It is natural and expected that you will have strong feelings when going through a separation or divorce.  When kids are involved, separation can be very stressful while working out care and financial arrangements while also managing the strong emotions.  Stress and strong emotions are a normal reaction, it makes sense that it will take some time to process the changes and also your own emotions.  When under stress parenting can seem to be that much harder, for this reason having support from family or close friends is important.  At other times extra support from a professional can be beneficial. During this time, it can be helpful to give yourself self care time, it is important to acknowledge that this is a process. Self care time can be as simple as having a hot bubble bath with oils, a walk, giving yourself time to read your favourite book etc.

I often talk to parents about the importance of coping with their own feelings and not involving the children in adult matters. This means refraining from talking negatively about your child's father or mother, this only makes the process difficult for your child and can make your child feel guilty. This can be very difficult at times and this is where having a professional to help guide you can be helpful.

Helping Your Child Cope with the change

Change can be difficult for everyone. Your children will need to feel a sense of safety and security during this change.  It is important that children have a sense of stability during this time, this may mean creating some schedules or structure at home.   It is important that your children's emotions also be validated - this is tough for them too.   Explain to your children the arrangements, this means, who will they be living with, how they will get to school, what days they are with Mum and Dad.  

Let them know that although Mum and Dad are no longer living together a lot of things will still be the same, such as going to the same school, doing the same after school activities.  Having a sense of predictability is important to help reduce anxiety and or stress that your child/ren may be experiencing.  Trying to maintain structure and your child's routine as much as possible.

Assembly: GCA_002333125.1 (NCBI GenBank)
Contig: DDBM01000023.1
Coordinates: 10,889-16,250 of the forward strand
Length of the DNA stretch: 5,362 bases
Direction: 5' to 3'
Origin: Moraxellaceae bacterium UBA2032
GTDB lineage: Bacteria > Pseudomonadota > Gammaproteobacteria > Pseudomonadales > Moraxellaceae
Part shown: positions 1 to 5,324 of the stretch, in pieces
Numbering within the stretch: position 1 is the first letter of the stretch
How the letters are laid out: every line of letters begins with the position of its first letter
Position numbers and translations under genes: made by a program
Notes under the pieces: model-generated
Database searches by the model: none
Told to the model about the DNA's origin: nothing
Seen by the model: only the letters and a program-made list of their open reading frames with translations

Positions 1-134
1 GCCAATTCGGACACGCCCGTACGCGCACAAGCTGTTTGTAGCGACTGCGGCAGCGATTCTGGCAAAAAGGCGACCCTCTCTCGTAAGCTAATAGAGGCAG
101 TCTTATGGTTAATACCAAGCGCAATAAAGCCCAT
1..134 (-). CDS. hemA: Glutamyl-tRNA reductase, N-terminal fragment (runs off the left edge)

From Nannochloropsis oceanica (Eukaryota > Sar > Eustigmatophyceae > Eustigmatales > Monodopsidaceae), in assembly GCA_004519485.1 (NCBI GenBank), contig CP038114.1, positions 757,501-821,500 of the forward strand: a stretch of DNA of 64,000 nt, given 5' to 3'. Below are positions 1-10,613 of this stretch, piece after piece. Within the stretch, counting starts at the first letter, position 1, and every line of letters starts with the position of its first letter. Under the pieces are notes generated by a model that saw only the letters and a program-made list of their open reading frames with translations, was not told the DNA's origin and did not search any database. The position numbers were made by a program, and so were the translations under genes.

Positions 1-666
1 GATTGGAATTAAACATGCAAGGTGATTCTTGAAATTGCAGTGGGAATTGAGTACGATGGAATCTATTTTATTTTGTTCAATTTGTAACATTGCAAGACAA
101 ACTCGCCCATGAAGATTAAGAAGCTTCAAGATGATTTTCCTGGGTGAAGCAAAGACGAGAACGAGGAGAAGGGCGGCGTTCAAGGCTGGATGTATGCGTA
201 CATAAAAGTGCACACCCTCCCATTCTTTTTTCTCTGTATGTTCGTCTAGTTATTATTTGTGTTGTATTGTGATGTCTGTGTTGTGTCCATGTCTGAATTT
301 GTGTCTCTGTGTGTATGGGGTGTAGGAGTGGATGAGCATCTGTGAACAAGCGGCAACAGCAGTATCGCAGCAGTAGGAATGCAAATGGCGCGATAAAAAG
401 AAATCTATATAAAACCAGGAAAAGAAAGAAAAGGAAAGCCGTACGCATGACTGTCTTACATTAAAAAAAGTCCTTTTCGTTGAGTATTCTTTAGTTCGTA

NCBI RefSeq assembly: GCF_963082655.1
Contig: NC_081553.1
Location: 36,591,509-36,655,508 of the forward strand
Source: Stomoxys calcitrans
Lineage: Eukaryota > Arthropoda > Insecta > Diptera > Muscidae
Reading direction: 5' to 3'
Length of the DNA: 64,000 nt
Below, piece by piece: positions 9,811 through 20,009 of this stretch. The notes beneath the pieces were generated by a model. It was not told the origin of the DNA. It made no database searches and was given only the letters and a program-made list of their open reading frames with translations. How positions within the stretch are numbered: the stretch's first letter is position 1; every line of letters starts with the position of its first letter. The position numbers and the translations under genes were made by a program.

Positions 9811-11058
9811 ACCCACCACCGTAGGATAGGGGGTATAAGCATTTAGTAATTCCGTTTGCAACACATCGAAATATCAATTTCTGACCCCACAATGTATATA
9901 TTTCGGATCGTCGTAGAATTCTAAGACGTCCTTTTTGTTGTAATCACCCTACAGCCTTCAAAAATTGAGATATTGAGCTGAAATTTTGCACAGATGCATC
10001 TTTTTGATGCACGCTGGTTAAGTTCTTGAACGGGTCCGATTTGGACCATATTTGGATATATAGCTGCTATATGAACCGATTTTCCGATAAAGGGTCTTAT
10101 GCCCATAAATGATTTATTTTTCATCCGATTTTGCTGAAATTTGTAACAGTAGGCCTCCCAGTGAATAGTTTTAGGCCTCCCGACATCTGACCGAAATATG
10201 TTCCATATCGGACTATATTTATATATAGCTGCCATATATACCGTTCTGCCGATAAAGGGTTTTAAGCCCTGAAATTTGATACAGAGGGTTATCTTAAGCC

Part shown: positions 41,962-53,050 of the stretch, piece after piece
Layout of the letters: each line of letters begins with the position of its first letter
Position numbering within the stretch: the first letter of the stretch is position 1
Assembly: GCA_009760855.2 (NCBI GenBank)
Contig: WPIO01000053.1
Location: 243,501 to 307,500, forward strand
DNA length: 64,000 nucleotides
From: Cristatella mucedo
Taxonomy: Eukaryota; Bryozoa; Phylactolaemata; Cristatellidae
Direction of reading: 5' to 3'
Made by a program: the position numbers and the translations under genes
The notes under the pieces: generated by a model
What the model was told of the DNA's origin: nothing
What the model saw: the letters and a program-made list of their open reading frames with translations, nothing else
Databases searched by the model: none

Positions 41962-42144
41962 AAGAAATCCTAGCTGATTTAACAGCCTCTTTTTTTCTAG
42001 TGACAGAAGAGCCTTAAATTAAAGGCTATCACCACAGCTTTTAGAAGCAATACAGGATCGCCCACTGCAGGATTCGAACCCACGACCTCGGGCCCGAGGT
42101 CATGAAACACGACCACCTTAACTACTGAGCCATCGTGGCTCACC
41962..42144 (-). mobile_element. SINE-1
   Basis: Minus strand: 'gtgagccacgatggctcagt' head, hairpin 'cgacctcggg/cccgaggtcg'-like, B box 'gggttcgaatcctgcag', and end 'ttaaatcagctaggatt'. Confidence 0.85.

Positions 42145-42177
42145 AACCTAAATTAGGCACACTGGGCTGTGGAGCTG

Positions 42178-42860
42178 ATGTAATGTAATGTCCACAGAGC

Transition times (i.e., contact visits - mum's house, dad's house) can be a source of stress for everyone involved.  This is natural part of the process and it will take some time for your child to get use to changes.  Be mindful that these times can be more stressful.   Giving extra time and reassurance during this time can be helpful, having transition activities such as special meal etc or quality time in an activitiy (e.g., lego time, colouring in time) etc may also help.

Praise and attend to desirable behaviour. At times behaviour difficulties can emerge during times of high stress, this can be a natural response to change for children. For this reasons, having clear expectations and structure can be helpful. Remember to praise and give attention to your child when they are showing pleasant or desirable behaviour. This includes increasing pleasant actvities, for example a picnic in the park, a visit to the park, beach, increasing pleasant activities can help with not only your mood but also improve your child's mood as well. 

More information coming soon.

Dr. Jenni Silva
Clinical Psychologist

Book recommendations:
When Dinosaurs Divorce